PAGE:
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RDK
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Error logs - pi stops, how do I find the cause

Tue Jul 03, 2018 1:15 pm

I've tried to search on this topic but have not found what I'm looking for.

I have a Pi v2 running Stretch. It is running a python program in a SCREEN session. This system has been running continuously for over a month without any issues. Yesterday and again today, I found the Pi non-responsive, cpu light red on continuously. Power cycling brings it back to life.

I would like to trace back the issue which has caused the system to shutdown. What are the best procedures to find the activities when it shutdown and the reasons for the shutdown?

Thanks....RDK

epoch1970
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Re: Error logs - pi stops, how do I find the cause

Wed Jul 04, 2018 3:25 pm

Look in /var/log/syslog, backtrack to the previous boot, just before that you should see interesting stuff.
Beware of file rotation: there are older versions of syslog kept for a little while. If syslog is too recent, look into syslog.1, then in syslog.2.gz ...
Don't trust timestamps too much: the Pi boots at the last time it has saved the date (or at kernel build date), it's only after you see a line like "system time has changed" that you can trust the timestamps.
For example if the machine freezes and you restart it in the morning there is a good change syslog shows a freeze followed by an immediate boot.

If you want to know if the machine has died or not, syslog can generate '--MARK--' lines every so often, even when no logging is required.
I'm not sure you can customize the MARK facility but in the case of the Pi I would run a script that logs the value of "uptime" every so often. Uptime is a monotonic clock, it is only reset at boot.

HTH
"S'il n'y a pas de solution, c'est qu'il n'y a pas de problème." Les Shadoks, J. Rouxel

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RDK
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Re: Error logs - pi stops, how do I find the cause

Wed Jul 04, 2018 4:57 pm

HTH….Thanks. I'm busy tomorrow, but will look into your ideas on Friday, hopefully the syslog's are not lost by then....RDK

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RDK
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Re: Error logs - pi stops, how do I find the cause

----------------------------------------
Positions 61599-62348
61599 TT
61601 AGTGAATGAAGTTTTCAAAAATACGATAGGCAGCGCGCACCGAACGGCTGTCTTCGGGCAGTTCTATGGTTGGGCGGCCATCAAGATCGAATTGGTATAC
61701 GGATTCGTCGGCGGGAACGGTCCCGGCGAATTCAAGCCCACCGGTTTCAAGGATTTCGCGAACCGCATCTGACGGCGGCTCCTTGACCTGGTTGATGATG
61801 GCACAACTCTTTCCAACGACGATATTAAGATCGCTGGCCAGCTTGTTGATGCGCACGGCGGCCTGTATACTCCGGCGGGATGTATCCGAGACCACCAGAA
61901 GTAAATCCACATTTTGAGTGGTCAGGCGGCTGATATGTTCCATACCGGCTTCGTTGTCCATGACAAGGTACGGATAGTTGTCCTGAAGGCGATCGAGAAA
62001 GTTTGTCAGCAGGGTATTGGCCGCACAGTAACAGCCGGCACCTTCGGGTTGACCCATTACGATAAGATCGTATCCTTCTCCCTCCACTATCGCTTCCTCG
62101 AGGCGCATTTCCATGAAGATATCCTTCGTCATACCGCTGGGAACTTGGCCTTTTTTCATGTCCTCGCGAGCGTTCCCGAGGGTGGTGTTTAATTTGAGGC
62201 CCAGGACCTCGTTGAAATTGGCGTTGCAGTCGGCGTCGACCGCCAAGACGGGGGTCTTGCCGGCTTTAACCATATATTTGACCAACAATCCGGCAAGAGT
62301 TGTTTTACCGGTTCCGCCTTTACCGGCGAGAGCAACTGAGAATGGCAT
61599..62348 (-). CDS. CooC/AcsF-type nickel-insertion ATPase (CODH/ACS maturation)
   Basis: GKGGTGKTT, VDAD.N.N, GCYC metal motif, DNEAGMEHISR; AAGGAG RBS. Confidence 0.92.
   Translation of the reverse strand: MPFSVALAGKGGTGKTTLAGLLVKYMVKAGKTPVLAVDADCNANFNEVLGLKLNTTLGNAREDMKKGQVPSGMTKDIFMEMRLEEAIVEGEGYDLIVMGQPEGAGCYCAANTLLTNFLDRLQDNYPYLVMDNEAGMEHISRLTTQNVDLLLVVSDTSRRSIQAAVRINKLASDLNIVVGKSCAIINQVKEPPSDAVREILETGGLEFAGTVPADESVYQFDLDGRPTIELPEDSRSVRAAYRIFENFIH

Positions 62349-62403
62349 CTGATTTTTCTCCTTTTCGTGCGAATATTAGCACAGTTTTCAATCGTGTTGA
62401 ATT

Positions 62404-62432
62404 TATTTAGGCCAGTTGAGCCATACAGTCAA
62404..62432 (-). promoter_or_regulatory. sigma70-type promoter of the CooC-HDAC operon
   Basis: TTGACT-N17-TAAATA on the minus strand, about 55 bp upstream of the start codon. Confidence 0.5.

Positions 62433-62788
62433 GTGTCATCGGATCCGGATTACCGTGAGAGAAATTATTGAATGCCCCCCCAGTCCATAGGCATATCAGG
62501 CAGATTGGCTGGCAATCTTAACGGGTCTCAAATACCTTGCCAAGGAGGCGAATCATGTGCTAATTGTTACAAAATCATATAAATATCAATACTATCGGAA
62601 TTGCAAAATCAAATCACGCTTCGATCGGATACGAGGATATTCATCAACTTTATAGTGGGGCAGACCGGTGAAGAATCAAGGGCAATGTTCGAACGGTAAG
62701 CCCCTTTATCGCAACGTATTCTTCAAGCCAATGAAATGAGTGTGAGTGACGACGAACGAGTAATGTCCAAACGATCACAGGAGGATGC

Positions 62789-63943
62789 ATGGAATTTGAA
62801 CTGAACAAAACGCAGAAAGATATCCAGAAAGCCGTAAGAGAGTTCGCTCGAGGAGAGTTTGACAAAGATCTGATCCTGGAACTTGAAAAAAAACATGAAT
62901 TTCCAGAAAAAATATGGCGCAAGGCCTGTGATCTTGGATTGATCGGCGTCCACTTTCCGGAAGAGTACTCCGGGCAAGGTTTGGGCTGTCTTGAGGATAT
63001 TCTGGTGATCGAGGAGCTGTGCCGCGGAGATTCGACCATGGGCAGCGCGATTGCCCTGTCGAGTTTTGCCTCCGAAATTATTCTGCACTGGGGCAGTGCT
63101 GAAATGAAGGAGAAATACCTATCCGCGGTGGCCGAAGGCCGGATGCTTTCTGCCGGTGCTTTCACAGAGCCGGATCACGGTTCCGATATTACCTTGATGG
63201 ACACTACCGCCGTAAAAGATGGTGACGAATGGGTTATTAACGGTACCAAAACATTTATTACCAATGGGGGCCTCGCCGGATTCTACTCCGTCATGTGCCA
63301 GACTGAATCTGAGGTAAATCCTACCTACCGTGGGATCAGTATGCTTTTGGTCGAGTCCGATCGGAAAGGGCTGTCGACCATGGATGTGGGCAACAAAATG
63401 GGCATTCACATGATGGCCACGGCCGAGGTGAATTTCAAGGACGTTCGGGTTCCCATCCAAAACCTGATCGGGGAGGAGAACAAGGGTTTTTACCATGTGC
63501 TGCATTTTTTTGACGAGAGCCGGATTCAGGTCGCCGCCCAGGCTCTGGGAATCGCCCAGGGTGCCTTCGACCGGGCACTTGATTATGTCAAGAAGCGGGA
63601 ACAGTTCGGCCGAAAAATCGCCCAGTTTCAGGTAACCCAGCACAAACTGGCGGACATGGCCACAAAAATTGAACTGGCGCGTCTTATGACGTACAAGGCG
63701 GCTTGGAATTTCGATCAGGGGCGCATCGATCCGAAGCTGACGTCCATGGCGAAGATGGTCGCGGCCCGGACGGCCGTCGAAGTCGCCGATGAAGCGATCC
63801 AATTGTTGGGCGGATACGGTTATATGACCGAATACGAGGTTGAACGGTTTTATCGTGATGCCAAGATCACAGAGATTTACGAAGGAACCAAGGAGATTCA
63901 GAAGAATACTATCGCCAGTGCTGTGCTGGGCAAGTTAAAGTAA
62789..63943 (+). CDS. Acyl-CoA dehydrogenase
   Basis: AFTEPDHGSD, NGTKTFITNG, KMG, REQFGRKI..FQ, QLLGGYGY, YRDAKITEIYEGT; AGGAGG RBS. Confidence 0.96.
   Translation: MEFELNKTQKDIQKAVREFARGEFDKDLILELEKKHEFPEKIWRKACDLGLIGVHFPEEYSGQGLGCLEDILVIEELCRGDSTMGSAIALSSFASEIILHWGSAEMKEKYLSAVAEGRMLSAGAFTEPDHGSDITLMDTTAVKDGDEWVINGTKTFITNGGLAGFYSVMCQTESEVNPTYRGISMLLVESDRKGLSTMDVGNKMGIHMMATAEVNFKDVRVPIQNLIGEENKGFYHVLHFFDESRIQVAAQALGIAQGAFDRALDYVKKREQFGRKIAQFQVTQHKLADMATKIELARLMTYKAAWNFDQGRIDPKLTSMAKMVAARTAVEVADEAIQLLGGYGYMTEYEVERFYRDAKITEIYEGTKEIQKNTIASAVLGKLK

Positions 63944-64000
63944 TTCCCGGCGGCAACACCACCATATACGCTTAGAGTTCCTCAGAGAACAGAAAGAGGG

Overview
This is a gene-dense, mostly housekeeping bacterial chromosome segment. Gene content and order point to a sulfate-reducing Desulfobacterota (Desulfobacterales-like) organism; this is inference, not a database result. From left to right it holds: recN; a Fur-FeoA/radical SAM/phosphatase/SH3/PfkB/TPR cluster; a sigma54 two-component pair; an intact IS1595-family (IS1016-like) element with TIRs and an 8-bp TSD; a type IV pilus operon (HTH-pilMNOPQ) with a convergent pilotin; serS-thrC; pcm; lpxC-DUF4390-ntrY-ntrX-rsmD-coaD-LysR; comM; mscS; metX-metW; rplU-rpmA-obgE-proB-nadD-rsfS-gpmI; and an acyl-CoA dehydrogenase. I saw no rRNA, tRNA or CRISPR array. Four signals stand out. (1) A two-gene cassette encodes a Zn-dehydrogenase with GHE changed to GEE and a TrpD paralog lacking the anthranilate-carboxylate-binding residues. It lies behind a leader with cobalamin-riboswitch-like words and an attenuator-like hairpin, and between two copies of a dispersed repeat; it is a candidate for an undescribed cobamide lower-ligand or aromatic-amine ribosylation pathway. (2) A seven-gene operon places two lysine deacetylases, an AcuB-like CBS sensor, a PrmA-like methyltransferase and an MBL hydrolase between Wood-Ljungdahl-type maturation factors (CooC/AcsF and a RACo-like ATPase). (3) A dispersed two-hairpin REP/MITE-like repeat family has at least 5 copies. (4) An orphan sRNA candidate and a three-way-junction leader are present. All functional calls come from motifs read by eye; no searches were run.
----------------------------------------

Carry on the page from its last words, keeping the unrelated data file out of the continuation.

Sun Jul 15, 2018 3:23 pm

HTH….It took s bit longer for "Friday" to get here. In fact the Pi stopped again on the 5-th and I was busy with other things. I got to this project earlier today. Looking that SYSLOG, it might as well be written in Greek. I can see the last entry on the 5-th and the first for today, however the events leading up to the shutdown are not obvious to me.

The SYSLOG entries starting before the shutdown and up to where I restarted it today, can be found here https://drive.google.com/file/d/1AxgOso ... sp=sharing. Interestingly there seems to have been a restart initiated at Jul 5 10:11:41, but the previous entry in the log is Jul 5 10:17:01. Anyway there are several pages of meaningless (to me) output before it seems to have completed the reboot at Jul 5 10:11:55. That is the last entry before the line at Jul 15 11:30:35 for my reboot.

Can you shed any light on this issue? Are there other logs of interest to be viewed?.....RDK


PS....My Python program can initiate a "hard shutdown/restart" under certain circumstances. I suspect that may be why there was a restart at Jul 5 10:11:41...

epoch1970
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Re: Error logs - pi stops, how do I find the cause

Mon Jul 16, 2018 11:09 am

I don't see a visible cause.
The time goes backwards because at reboot the OS sets the date to i. the date the OS was built on, or ii. the date it finds in the system's local clock (RTC), whichever most recent.
In the case of the Pi there is no RTC device so "fake-hwclock" saves the current date from time to time on the SD. This is the date (10:11) that gets picked by the OS. Briefly after boot, time is re-synced with time servers on the network and it shifts to 11:30.

"Something" happened between 10:17 and 11:30...
"S'il n'y a pas de solution, c'est qu'il n'y a pas de problème." Les Shadoks, J. Rouxel

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RDK
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Location: Wyoming and France

Re: Error logs - pi stops, how do I find the cause

Mon Jul 16, 2018 11:46 am

Thanks for the analysis. Is there another log I should be looking at?.....RDK

epoch1970
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Re: Error logs - pi stops, how do I find the cause

Mon Jul 16, 2018 1:46 pm

Depends on your machine. If you suspect your python daemon, perhaps you can start with this one.
If you are using the watchdog, definitely consider it a suspect.

Otherwise, if nothing gets logged in syslog and syslog is in stock configuration, I see a few causes, in decreasing order of probability:
- True sudden death by loss of power. If your PSU/wiring/power source is dodgy, look into that
- Root filesystem gets dismounted, disk full or filesystem turning read-only without warning. A full/bad SD could give you that but the lack of indication of filesystem repair at reboot makes this hypothesis quite unlikely
- Death of the syslog daemon. AFAIK it should be restarted by systemd, and in normal circumstances it just doesn't go poof like that
"S'il n'y a pas de solution, c'est qu'il n'y a pas de problème." Les Shadoks, J. Rouxel

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